Bill Trikos Australia top rated NBA slam dunk contests: The Slam Dunk Contest is one of the spectacles to watch during the NBA All-Star weekend. Throughout NBA history, we’ve seen the best dunkers in the league showcase their freakish athleticism in the annual dunking exhibition. From using cars, candles, and even grown men, dunkers have a lot of things at their disposal to show basketball fans the best dunk they have to offer. Although some dunk contests are forgettable, others will be remembered forever. For this piece, let’s rank the 10 best NBA Slam Dunk contests of all time. Find extra info about the author at Bill Trikos.
It’s not easy to talk about the best dunk contest of all time. If anything, the Slam Dunk Contest has often been the cherry on top of the sundae and the most-awaited event of All-Star Weekend. Or at least, that’s how it used to be back in the day. This event has given us some of the top dunks in NBA history. Superstars used to go toe-to-toe against each other to prove who the top-notch dunker in the league was. But now, they try to preserve their bodies and don’t participate in this event, leaving it for up-and-coming, lesser-known players.
“I was trying to think of something to improvise,” he said, per the New York Daily News’ Fred Kerber. “I saw [teammate] Brad Sellers in the stands and some friends standing on the sidelines. They were all confused [about what dunk to try]. “Then I saw the man, Dr. J., who got it all started.” By paying respect to his predecessor, Jordan not only assured himself of a dunk title in Chicago but also avenged his 1985 loss to Wilkins and launched the Legend of the Jumpman into the stratosphere with one of the contest’s most iconic images.
A 360 dunk is impressive by itself. But a 360 dunk by someone who’s 5-foot-6? Spud Webb did the unthinkable in the 1986 contest, dethroning reigning champion and then-Atlanta Hawks teammate Dominique Wilkins. Webb threw down a variety of great dunks, but his 360 one-handed jam was the best of the bunch. At 5-foot-6, Webb is the shortest player to ever win the Slam Dunk Contest. Maybe it’s a bit of recency bias, but three dunks from the epic Zach LaVine-Aaron Gordon showdown in 2016 crack the top five. The first comes from LaVine, who was the reigning champ at the time. The then-Timberwolves guard grabbed the ball off one bounce with his left hand, put it behind his back in mid-air and then flushed home a reverse dunk with his right. The more I watch it, the more I think it might have ranked it too low.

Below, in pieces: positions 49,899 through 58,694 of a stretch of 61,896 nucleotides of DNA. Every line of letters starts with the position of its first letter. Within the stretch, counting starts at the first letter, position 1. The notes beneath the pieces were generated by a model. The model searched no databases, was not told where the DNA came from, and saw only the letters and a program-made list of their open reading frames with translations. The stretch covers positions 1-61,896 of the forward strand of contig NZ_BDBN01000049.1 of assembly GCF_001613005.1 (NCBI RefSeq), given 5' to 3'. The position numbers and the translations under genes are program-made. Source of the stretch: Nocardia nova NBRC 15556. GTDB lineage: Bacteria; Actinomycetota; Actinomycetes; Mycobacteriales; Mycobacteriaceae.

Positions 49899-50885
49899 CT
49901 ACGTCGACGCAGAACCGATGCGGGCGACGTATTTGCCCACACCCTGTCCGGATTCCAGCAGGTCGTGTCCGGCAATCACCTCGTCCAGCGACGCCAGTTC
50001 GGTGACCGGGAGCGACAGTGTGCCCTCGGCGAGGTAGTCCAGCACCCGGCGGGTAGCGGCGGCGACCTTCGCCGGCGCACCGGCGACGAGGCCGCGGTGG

That one earned Carter a perfect 50 from the judges and put him in the driver’s seat for his first and only Slam Dunk title. More than a decade later, Blake Griffin busted out the same move en route to his own dunk championship. The 2011 Slam Dunk Contest will forever be remembered as “that time Blake Griffin jumped over a Kia.” “He came prepared with the car,” JaVale McGee said, that year’s runner-up, per NBA.com’s Steve Aschburner, “and nothing’s going to beat the car unless I bring out a plane or something.”
Honorable mention to Dwight Howard’s superman alley-oop, which just missed the cut. The showmanship was unforgettable, but he did technically throw it in the hoop. I had a hard time deciding between Carter’s reverse 360 windmill and the honey dip here. Despite how ferociously he threw down the reverse 360 windmill, the honey dip was so iconic it felt like it had to make the cut. Carter had kids all over the country lowering their hoops to 7.5 feet and tearing up their elbows in an attempt to replicate his arm-in-the-rim dunk. It feels like this dunk from LaVine didn’t get the respect it deserved because it was compared to so many others in the insane 2016 Slam Dunk Contest (which was the greatest Slam Dunk Contest of all time, in most people’s opinions). The degree of difficulty to levitate in the air long enough to put the ball behind your back and finish on the other side of the rim is unfathomable.
First, Howard summoned another basket onto the court, one that would stand at 12 feet—two feet higher than a regulation hoop. Then, he hopped into a phone booth and emerged with a red cape to reprise his role as basketball’s new Superman, which he rode to the dunk title the previous year in New Orleans. To top it off, Howard hopped off the floor to catch a lob off the backboard from Orlando Magic teammate and fellow All-Star Jameer Nelson for the flush. That he made it look so easy was a testament to Howard’s superhuman athleticism at the time. That the judges awarded him a 50 for pulling it off spoke to their appreciation of how wild that part of the spectacle was, theatrics aside. Howard’s heroic dunk, though, wasn’t enough to secure a successful slam championship defense. Instead, the fan vote tilted toward a particular hunk of kryptonite.